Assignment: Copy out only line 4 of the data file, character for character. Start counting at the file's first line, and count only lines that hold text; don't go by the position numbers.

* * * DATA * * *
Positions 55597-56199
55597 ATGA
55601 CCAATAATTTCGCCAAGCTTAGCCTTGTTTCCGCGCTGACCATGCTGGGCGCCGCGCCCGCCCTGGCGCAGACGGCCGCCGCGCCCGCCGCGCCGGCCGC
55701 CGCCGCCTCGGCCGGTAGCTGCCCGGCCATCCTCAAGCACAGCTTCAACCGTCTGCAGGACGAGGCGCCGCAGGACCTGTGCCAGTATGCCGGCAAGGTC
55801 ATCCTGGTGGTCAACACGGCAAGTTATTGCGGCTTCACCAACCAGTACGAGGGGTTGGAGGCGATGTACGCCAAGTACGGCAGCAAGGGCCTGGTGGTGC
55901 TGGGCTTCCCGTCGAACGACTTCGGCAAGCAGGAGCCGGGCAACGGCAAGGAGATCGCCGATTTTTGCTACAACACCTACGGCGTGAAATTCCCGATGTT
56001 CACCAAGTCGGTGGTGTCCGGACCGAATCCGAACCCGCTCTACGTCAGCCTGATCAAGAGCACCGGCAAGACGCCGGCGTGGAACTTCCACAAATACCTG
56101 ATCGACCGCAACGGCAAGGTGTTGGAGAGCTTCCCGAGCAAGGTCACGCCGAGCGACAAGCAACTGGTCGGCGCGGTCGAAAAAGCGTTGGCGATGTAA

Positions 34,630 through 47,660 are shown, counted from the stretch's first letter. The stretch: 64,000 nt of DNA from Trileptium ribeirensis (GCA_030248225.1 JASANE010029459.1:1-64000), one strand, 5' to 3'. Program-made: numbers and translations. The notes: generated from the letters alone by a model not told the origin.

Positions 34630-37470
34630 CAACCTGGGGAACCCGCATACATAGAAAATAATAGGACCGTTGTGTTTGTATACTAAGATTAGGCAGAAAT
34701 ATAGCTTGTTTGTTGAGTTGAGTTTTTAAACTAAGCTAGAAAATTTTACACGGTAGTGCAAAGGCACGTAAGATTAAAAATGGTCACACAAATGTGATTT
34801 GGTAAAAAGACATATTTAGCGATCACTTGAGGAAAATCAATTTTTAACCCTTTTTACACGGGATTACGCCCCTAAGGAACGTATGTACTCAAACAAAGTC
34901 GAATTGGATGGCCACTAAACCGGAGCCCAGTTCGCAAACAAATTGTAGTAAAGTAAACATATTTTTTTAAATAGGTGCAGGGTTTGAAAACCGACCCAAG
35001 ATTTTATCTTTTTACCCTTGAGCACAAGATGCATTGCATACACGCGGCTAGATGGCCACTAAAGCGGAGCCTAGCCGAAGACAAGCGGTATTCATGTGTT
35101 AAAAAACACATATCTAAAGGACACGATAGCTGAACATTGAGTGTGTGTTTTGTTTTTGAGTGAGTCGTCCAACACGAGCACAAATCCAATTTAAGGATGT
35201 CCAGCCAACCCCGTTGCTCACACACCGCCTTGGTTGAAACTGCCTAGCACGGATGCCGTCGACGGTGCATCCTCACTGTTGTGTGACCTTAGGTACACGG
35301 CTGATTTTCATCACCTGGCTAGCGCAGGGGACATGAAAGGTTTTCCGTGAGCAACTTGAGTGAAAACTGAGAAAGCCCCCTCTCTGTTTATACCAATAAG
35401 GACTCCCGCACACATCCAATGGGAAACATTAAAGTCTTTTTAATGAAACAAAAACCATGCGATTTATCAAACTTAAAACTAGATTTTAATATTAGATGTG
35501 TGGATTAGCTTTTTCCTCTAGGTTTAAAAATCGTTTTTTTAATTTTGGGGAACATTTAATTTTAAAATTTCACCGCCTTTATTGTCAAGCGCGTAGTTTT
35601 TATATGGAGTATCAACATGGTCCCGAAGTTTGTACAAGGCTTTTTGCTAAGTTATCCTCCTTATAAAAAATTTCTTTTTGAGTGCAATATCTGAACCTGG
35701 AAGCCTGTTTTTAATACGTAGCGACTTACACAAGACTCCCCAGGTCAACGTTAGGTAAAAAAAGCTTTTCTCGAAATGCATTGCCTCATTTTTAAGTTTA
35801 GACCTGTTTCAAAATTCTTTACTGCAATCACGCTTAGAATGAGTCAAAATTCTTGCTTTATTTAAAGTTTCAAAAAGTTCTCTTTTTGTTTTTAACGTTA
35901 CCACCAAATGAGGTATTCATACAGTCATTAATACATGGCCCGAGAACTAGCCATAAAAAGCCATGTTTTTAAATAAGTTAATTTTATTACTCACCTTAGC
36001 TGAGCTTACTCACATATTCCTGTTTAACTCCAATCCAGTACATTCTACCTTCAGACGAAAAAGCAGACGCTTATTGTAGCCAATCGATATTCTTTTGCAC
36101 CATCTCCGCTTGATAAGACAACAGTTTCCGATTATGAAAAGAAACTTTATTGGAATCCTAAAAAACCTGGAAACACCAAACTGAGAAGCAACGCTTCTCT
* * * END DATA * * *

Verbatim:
55701 CGCCGCCTCGGCCGGTAGCTGCCCGGCCATCCTCAAGCACAGCTTCAACCGTCTGCAGGACGAGGCGCCGCAGGACCTGTGCCAGTATGCCGGCAAGGTC